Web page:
Organisations at the forefront of AI are becoming increasingly aware of how the deep learning skills gap is becoming a pressing issue
Artificial intelligence innovator Peltarion has released a report showing that 83% of AI decision-makers believe that the skills shortage in deep learning is impacting their ability to compete at the top.
The report was produced from a survey of 350 CIOs or IT leaders from across the UK, Iceland, Sweden, Norway, Denmark, and Finland. Each of the surveyed decision-makers had direct responsibility for managing the direction of AI at companies with over 1,000 employees.
Although 99% of decision-makers are planning to include research and development budgets for deep learning over the coming years, Peltarion’s research shows that many organisations are struggling to attract the right talent in order to support ambitious artificial intelligence projects.
Deep learning has a people problem
The research confirms that new approaches are needed, due to AI decision-makers relying heavily on hiring data science talent to plug the skills gap. At present, 71% of decision-makers are recruiting to address their skills shortage, but hiring from an outlying pool of talent is causing delays to projects, with almost half (49%) of respondents confirming that fact.
44% of those surveyed believe that the need for more specialist skills, deep learning being perceived as the most conceptually complex, is ultimately blocking the path toward deep learning investment. The report shows that even though deep learning is growing in popularity, most IT specialists, data or computer scientists do not possess the skills required to lead a deep learning program.
Today’s AI workforce is stretched thin
According to 49% of those surveyed, the skills shortage is delaying projects. Efforts are becoming more and more focused on constructing increasingly specialised teams of data scientists, and less about decentralising the workload. 93% of respondents said that their data scientists were becoming overworked and that inbound talent is more selective about which jobs to take on.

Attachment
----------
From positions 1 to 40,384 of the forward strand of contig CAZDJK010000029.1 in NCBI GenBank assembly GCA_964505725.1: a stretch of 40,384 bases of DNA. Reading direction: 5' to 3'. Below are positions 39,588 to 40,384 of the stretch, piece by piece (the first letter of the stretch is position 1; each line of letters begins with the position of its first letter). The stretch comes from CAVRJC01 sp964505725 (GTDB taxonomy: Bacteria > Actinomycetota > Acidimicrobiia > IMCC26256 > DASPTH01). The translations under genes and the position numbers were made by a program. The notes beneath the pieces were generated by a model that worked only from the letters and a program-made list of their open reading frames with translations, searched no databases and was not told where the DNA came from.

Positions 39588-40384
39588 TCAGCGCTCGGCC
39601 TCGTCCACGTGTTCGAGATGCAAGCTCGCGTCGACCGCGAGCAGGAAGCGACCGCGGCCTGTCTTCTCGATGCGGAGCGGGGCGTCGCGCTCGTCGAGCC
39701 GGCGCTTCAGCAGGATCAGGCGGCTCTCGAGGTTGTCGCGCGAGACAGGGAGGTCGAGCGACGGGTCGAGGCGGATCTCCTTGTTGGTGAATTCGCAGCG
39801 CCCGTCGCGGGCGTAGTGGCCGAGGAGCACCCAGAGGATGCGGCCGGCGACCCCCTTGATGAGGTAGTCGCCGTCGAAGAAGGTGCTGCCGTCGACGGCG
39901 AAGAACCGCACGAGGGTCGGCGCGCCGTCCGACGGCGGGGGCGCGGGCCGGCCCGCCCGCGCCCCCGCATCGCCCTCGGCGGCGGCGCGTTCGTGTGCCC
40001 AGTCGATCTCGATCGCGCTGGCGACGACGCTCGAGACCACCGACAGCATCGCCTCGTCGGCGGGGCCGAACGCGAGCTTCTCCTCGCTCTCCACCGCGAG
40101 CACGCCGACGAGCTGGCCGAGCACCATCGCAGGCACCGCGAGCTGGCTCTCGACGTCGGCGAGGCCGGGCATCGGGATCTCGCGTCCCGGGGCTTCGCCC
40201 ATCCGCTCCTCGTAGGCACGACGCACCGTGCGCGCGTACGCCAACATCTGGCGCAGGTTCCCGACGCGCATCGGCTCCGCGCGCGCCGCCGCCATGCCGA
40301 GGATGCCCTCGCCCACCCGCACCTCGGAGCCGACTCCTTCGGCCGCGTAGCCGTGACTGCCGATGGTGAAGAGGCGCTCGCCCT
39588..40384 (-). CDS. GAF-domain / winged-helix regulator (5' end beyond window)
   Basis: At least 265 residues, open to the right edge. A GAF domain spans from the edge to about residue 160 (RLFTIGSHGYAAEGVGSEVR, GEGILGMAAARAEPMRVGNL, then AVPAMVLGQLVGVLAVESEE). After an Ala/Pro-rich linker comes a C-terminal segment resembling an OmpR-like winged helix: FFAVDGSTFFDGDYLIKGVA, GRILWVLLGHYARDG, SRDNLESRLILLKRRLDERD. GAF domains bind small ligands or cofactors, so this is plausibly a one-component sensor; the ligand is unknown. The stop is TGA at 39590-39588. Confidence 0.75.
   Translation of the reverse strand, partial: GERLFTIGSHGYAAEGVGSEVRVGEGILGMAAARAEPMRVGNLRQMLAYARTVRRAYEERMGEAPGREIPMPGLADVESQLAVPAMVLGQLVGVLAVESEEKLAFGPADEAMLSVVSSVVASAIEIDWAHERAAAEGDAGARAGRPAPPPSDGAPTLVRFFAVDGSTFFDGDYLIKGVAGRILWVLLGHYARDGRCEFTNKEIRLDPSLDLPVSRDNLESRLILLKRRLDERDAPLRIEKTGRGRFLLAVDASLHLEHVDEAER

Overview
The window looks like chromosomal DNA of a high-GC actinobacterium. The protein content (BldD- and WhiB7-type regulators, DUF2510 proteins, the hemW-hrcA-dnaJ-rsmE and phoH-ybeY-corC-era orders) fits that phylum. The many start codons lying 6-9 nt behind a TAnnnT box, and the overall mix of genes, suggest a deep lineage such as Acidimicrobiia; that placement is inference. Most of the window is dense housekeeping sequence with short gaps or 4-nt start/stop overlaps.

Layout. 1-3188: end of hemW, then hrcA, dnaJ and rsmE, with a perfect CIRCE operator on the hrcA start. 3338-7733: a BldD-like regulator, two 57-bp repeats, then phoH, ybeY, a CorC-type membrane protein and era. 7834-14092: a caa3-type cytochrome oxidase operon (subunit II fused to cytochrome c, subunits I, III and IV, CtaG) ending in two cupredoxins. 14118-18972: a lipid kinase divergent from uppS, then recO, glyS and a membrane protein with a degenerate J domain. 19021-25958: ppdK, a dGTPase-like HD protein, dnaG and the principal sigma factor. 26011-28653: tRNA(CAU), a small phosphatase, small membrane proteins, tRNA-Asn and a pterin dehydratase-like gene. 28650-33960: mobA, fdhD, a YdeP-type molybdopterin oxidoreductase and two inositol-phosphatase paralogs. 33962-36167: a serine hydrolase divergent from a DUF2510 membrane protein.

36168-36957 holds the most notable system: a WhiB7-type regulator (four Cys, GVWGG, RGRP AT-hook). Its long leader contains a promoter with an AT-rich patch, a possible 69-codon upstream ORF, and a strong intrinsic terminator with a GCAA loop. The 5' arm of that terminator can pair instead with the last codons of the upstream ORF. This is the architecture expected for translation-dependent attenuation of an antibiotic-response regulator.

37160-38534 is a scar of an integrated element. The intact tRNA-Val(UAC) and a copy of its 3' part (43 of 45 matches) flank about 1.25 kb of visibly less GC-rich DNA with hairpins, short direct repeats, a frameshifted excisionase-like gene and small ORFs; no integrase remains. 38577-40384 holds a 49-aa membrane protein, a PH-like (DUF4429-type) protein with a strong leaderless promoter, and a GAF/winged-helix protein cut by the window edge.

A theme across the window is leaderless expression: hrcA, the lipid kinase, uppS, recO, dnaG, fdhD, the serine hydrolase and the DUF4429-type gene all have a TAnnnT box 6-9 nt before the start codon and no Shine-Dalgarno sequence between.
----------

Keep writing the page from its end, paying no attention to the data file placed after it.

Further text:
The report states that “candidates who are on that market are in a position to be selective about where they take their skills and will often avoid companies without a mature deep learning program already in place.”
Businesses need deep learning preachers
The respondents agreed that deep learning programs require company-wide unification as they ultimately affect processes across the board. 96% said that businesses need an AI evangelist to instil the importance of such processes, and to educate employees, from engineers to managers, about in-house AI practices.
Key findings from the survey
- 84% said their company leaders worry about the business risks associated with failing to invest in deep learning
- 83% said that a shortfall of deep learning skills is impacting their ability to compete
- 71% of AI decision-makers are actively recruiting to plug the skills gap
- 49% said that the skills shortage is causing delays to projects
- 44% believe the need for specialist skills is a roadblock to more investment in deep learning
- 45% said they are finding it difficult to attract and hire talent because they lack a mature AI program
- 93% said their data scientists are over-worked because there is no one to share the workload with
“This report shows that companies can’t afford to wait for data science talent to come to them to progress their AI projects.”
In a press-release, Co-founder and CEO of Peltarion Luka Crnkovic-Friis said: “This report shows that companies can’t afford to wait for data science talent to come to them to progress their AI projects. The fact is, many organisations are already starting to lose their competitive edge by waiting for specialised data scientists. The current approach, which relies on hiring an isolated team of data scientists to work on deep learning projects, is delaying projects and putting a strain on the talent companies do have.”
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Crnkovic-Friis said that in order to solve the deep learning skills gap, companies must utilise transferable talent which might already exist in-house. “Deep learning will only reach its true potential if we get more people from different areas of the business using it,” he said, “taking pressure off data scientists and allowing projects to progress.”
He concluded by saying that companies must make deep learning more affordable and accessible by reducing its complexity. “By operationalising deep learning to make it more scalable, affordable and understandable, organisations can put themselves on the fast track and use deep learning to optimise processes, create new products and add direct value to the business.”